Sunset on a beach at Ilocos

The main thesis of Cognitive Behavioral Therapy (CBT), an established method used to treat mental and emotional problems, is that there are two realities: (1) what exists out there (fact) and (2) what exists in a person’s mind.

CBT argues that what often occurs in the mind of a person suffering from a mental issue is a distortion of factual events happening in his life. This distortion is created by his mind’s skewed interpretation of reality.

Say, his friend went pass him without saying “hi.” He’ll interpret this as “My friend ignored me because I’m too insignificant” when the fact is that his friend was running to a job interview and so was preoccupied.

Distorted, almost automatic, interpretation of reality produces negative emotions and a conscious correction of one’s thought patterns, which CBT does, alleviates the suffering.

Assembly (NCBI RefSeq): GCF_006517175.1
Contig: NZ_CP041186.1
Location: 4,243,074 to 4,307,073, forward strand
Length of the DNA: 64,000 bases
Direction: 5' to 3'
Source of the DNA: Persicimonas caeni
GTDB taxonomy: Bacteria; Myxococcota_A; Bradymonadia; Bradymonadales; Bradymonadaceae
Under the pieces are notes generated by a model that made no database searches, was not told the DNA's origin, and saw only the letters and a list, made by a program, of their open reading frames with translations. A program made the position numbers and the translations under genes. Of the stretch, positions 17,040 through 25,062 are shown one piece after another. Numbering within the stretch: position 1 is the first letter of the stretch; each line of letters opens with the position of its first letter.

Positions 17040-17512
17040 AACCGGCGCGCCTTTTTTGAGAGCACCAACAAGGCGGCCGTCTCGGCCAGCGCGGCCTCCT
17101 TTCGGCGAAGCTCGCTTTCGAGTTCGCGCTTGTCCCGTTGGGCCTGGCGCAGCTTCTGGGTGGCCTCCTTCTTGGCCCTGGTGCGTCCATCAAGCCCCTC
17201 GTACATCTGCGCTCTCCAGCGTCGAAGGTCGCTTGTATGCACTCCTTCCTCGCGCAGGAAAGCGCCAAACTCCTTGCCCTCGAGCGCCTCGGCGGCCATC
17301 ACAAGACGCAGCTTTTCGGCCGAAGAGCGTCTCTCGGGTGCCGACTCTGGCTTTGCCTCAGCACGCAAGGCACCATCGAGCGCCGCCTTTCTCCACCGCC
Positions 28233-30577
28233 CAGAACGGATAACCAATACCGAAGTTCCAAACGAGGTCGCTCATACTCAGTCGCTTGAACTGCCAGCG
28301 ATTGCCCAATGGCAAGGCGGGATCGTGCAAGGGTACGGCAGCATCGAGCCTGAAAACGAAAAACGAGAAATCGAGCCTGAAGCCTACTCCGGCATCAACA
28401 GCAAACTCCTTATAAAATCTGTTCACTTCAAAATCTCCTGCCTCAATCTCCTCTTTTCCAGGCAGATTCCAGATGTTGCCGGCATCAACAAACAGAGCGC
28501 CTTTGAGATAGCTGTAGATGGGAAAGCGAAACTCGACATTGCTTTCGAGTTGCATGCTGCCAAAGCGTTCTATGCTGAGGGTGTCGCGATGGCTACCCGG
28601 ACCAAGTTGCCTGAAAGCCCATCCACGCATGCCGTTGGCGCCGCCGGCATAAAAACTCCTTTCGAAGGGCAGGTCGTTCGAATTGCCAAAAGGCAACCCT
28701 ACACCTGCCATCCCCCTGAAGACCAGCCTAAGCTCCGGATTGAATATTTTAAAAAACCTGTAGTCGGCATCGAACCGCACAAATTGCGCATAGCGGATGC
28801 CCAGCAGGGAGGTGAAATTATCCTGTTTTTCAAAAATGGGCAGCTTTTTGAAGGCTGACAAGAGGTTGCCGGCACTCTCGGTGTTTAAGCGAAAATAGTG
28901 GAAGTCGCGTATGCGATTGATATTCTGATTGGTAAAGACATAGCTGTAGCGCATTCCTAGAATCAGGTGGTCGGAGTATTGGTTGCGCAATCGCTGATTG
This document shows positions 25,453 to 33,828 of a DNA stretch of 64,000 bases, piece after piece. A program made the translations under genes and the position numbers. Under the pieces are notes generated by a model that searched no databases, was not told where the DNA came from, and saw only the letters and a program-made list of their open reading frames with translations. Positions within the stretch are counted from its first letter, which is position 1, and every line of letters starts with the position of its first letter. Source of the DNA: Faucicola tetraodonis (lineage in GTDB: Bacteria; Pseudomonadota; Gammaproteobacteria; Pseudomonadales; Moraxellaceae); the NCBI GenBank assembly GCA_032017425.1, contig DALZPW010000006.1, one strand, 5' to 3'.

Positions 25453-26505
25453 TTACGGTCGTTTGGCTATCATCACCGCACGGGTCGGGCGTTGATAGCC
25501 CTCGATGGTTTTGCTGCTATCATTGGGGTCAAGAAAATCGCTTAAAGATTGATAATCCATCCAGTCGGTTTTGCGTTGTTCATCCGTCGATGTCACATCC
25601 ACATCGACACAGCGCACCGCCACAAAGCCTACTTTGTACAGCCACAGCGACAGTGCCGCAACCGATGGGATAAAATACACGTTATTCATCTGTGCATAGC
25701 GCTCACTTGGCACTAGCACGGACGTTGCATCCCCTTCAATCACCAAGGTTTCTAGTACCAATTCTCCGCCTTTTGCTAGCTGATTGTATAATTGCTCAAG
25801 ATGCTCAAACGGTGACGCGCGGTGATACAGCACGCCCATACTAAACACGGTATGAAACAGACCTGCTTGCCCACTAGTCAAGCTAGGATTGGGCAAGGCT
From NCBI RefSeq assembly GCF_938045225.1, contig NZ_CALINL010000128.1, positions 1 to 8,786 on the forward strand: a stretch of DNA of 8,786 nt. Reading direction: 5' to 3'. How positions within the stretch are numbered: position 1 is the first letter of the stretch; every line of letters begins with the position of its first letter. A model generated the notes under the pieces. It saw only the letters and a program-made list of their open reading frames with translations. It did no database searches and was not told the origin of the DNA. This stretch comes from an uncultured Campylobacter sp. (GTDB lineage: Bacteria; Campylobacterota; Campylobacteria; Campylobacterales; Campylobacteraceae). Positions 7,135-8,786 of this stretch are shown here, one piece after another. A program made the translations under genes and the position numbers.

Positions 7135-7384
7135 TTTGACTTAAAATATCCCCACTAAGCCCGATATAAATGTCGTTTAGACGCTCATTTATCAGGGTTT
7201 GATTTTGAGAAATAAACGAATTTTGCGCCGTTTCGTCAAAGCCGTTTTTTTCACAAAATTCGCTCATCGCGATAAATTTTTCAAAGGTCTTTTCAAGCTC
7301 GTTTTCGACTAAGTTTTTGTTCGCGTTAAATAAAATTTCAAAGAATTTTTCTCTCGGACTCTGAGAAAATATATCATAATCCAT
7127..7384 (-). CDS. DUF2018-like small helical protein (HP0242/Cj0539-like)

I find a resemblance between CBT’s main thesis and what I see is true with what exists in the world.

There are things that exist independent of our minds and a truth statement about them are “facts.”

On the other hand, there is another level of reality which is entirely dependent on our minds - thoughts, emotions, interpretations, experiences. A truth statement based on one’s emotions and interpretations are “values.”

In the search for meaning and truth, a meaningful distinction between these two has to be recognized. Not everything that is different is bad. They are just what they are.

Much like depression or psychosis, a distortion of truth happens when we let our values meddle or dictate how we see “facts.” Facts are discovered by logic alone.

We might be motivated by values in our search for facts but that’s just it. They motivate us but they are not tools to uncover facts.

Working on values is a completely different ball game, simply because it has a different form of existence.

This is just how things are. And not respecting their nature leads to a life soaked in lies.